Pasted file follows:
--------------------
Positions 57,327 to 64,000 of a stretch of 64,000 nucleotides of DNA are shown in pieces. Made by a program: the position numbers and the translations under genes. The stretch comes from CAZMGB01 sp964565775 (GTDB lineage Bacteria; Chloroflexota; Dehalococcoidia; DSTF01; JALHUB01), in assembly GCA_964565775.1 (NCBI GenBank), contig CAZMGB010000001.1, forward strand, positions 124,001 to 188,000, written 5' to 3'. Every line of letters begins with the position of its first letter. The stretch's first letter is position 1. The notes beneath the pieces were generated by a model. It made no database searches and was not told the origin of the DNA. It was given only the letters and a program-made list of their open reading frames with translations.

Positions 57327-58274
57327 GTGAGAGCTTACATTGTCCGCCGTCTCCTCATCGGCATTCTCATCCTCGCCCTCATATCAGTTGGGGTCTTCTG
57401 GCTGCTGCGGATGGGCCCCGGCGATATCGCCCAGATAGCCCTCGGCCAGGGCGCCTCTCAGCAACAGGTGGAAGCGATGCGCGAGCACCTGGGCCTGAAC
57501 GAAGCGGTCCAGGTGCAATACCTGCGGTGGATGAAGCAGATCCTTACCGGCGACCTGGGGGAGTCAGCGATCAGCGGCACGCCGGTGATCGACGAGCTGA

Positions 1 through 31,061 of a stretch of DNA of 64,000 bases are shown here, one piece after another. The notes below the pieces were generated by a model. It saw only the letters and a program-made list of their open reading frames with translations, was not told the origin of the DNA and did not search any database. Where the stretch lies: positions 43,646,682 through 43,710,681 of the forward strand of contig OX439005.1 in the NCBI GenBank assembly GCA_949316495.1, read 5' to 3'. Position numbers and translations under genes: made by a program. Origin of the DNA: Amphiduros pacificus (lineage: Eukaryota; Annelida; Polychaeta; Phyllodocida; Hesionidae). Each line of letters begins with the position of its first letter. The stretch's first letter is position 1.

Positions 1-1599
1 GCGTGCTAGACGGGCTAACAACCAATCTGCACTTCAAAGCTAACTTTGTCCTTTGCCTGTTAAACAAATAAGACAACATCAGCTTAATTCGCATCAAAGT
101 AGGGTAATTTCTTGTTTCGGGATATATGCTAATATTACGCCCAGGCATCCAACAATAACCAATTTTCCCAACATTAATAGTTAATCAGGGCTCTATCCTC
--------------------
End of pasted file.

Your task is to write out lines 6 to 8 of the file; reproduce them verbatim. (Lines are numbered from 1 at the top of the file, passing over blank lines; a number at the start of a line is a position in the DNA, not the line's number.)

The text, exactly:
Positions 1 through 31,061 of a stretch of DNA of 64,000 bases are shown here, one piece after another. The notes below the pieces were generated by a model. It saw only the letters and a program-made list of their open reading frames with translations, was not told the origin of the DNA and did not search any database. Where the stretch lies: positions 43,646,682 through 43,710,681 of the forward strand of contig OX439005.1 in the NCBI GenBank assembly GCA_949316495.1, read 5' to 3'. Position numbers and translations under genes: made by a program. Origin of the DNA: Amphiduros pacificus (lineage: Eukaryota; Annelida; Polychaeta; Phyllodocida; Hesionidae). Each line of letters begins with the position of its first letter. The stretch's first letter is position 1.

Positions 1-1599
1 GCGTGCTAGACGGGCTAACAACCAATCTGCACTTCAAAGCTAACTTTGTCCTTTGCCTGTTAAACAAATAAGACAACATCAGCTTAATTCGCATCAAAGT